How Collegiate Quizbowl Works
How Collegiate Quizbowl Works: A Guide for New Players and Teams
This article is designed as an introduction to quizbowl as it is played on the collegiate level. If you are completely new to the game, you should look at the article on quizbowl to familiarize yourself with the game before returning to this guide.
This guide may not define all of the terms it uses; please either click the hyperlink to the article on that term, or use the Quizbowl basics and Quizbowl lingo categories as a glossary if need arises.
A Few Basics
This section is devoted to the basics, or what you should know before you start playing quizbowl at the collegiate level.
Collegiate quizbowl involves two teams of up to four players competing on questions in tossup/bonus format. All college tournaments use tossups with multiple clues in descending order of difficulty, so teams that know more about the answer can buzz in first (i.e. the tossups are pyramidal). Links to several videos of 2013 ACF Nationals are available here, which may give you an idea of what quizbowl (at a very high level) looks like before you read the rest of this article.
The circuit, broadly speaking, consists of all collegiate clubs who regularly attend weekend quizbowl tournaments. Your team will largely attend tournaments within a few hours' radius of your campus, since local circuits usually organize by geographic region.
If you want to play quizbowl, you're most likely going to have to join a club (or team) at your college or university. A quizbowl club is responsible for organizing practices, running tournaments, and coordinating attendance at tournaments, as well as managing the funds, at the school in question.
See the (soon-to-be-created) article on How to start a collegiate quizbowl club.
Almost all quizbowl communication is currently done via the Internet. The primary place for national discussion of quizbowl is on the forums. Most tournaments take registrations by email. In addition, players from around the country frequent the quizbowl IRC channel. Most clubs and some areas of the circuit also create their own e-mail mailing lists for sending messages about upcoming tournaments and the like.
Your best source of information will be the hsquizbowl.org forums, in particular the Collegiate Announcements and Results and Collegiate Discussion sub-forums. (There is also a section for New Collegiate Teams specifically to get advice about their areas.) You should try to make sure that someone in your club is checking the forums on at least a weekly basis, so that your club is up-to-date on the latest happenings on the circuit. If you have a question about any aspect of collegiate quizbowl after reading this guide, you are encouraged to register for the forums and post your question in the Collegiate Discussion section, but please read the forum rules before posting.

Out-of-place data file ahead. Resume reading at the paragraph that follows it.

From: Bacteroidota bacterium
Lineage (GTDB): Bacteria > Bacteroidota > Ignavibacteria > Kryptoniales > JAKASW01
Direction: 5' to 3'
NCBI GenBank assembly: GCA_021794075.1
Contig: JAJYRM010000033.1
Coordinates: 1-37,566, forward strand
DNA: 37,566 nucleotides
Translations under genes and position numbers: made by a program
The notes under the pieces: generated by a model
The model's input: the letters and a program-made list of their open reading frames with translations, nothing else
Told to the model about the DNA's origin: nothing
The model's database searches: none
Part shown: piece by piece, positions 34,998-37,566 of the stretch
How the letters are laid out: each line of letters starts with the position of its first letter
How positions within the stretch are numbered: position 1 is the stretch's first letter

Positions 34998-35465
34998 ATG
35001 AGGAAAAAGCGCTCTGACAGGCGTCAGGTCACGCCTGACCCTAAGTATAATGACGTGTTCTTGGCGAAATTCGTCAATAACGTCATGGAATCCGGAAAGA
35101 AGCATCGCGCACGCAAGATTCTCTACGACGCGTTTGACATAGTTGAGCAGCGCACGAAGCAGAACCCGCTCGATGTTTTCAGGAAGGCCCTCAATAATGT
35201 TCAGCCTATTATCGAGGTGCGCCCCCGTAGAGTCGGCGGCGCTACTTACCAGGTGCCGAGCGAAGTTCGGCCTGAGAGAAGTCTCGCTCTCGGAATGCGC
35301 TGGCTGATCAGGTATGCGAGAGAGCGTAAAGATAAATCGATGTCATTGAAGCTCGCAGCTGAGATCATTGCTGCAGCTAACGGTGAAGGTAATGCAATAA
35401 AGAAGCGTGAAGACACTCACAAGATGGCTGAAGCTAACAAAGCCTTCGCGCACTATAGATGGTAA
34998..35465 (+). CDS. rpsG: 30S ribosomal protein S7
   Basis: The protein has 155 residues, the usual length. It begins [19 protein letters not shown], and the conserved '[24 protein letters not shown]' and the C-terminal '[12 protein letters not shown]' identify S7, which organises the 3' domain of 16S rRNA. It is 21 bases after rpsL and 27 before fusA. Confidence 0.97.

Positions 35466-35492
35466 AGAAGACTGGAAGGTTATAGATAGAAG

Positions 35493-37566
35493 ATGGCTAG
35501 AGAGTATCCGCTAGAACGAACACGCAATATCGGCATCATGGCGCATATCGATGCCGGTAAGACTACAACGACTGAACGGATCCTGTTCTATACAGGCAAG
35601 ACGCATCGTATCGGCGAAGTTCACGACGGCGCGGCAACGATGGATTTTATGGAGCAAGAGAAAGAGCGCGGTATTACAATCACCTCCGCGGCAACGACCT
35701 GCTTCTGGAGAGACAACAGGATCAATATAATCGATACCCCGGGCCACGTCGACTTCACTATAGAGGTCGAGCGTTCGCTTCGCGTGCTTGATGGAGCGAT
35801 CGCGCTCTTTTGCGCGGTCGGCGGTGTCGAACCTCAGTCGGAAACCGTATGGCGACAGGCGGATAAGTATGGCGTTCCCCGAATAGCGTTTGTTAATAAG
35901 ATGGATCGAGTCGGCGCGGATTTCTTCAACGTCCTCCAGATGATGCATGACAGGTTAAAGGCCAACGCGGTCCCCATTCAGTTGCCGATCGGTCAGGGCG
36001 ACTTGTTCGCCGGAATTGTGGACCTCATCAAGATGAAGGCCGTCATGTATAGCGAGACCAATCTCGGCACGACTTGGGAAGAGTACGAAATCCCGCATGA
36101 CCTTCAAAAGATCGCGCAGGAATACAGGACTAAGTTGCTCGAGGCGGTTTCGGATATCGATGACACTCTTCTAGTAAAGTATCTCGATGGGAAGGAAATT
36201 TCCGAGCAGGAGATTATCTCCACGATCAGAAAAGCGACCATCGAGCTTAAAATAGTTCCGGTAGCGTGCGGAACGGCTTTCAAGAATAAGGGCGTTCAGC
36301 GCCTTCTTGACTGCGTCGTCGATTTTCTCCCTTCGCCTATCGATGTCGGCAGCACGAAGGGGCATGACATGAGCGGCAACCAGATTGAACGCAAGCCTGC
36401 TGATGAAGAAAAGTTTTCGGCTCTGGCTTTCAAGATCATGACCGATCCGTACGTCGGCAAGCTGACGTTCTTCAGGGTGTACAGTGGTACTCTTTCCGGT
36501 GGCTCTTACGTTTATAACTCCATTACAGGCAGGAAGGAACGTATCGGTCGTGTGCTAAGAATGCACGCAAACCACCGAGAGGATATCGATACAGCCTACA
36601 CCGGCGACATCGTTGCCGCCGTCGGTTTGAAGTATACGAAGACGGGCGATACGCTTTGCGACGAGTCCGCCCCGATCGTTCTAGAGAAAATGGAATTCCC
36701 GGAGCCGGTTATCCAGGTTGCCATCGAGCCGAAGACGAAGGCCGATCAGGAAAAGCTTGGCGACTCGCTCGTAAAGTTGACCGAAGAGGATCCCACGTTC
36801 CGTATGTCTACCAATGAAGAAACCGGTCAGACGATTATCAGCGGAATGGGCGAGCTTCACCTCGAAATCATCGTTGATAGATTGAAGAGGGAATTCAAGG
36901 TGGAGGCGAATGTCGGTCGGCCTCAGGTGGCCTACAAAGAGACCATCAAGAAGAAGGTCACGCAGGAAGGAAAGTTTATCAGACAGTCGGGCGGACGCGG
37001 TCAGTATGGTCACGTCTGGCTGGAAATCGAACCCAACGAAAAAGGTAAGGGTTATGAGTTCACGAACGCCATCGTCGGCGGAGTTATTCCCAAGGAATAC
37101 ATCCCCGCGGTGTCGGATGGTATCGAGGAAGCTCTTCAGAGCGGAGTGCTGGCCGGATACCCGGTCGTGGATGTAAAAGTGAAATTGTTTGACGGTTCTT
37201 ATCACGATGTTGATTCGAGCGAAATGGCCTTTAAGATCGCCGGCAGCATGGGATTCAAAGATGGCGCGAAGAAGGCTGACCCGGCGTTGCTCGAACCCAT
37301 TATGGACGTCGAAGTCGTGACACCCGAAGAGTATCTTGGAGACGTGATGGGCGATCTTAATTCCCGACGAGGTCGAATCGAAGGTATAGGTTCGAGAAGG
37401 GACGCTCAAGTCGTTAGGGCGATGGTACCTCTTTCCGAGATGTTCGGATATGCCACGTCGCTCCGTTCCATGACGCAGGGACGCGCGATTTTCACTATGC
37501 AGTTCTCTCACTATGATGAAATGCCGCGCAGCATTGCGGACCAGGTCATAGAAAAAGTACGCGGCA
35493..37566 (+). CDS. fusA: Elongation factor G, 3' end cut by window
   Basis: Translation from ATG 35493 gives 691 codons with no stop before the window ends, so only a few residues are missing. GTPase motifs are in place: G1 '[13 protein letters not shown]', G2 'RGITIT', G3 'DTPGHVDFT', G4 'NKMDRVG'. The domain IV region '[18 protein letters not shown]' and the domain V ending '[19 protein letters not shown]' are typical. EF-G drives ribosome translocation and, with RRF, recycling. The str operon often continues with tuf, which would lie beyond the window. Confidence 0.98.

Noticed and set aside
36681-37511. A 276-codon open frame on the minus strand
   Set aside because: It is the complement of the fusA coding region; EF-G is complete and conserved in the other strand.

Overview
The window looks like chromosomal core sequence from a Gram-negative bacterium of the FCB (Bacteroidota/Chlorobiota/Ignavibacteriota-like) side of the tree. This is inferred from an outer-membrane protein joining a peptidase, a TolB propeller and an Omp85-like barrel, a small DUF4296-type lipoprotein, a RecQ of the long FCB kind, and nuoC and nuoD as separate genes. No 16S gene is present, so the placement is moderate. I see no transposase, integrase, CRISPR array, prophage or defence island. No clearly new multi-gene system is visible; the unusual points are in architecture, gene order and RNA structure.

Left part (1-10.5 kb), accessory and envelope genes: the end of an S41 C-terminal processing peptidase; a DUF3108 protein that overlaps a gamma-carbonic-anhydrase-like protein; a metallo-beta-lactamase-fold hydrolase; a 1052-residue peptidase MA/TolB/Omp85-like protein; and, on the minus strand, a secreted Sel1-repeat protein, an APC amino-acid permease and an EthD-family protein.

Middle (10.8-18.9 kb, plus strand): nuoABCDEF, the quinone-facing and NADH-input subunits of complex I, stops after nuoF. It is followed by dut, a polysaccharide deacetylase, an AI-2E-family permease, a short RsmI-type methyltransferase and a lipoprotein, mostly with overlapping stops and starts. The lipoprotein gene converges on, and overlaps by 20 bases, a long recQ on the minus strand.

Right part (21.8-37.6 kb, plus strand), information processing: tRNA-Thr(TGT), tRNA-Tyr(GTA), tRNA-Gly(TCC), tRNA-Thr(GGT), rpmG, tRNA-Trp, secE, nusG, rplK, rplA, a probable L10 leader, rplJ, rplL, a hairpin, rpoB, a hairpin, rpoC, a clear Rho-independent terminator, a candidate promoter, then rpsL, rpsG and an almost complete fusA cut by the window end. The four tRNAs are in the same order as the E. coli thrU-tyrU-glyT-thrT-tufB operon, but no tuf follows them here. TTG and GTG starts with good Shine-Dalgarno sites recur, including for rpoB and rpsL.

ACF, or the Academic Competition Federation, is a loosely centralized organization that provides three high-quality academic tournaments each year. Games of ACF quizbowl are played on packets of 20 tosssups and 20 bonuses, untimed. The three sets provided by ACF are:
- ACF Fall, a novice-difficulty tournament, which typically runs on the first or second weekend in November.
- ACF Regionals, a regular-difficulty tournament, which typically takes place in February.
- ACF Nationals, is a difficult tournament, which typically takes place in April at only one site for the entire country. With NAQT's ICT (see below), it is one of the two national championships for college quizbowl teams.
ACF is known for its commitment to quality, which includes limited trash (pop culture), and a focus on more academic topics. All ACF tournaments are packet-submission, which means that each team competing at an upcoming ACF event must submit a full packet of questions to the central editing team before they play (with some exceptions allowing newer players to opt out). Those packets are then centrally edited for factual accuracy, quality, and difficulty consistency by a team of central editors, who may also merge, pare down, or cut some packets to get a good set. When a team attends an ACF tournament, therefore, they play on packets written by other teams just like theirs. The schedule gives out "bye" rounds or skips over packets written by attending teams as needed, so no team gets an unfair advantage by playing on its own packet.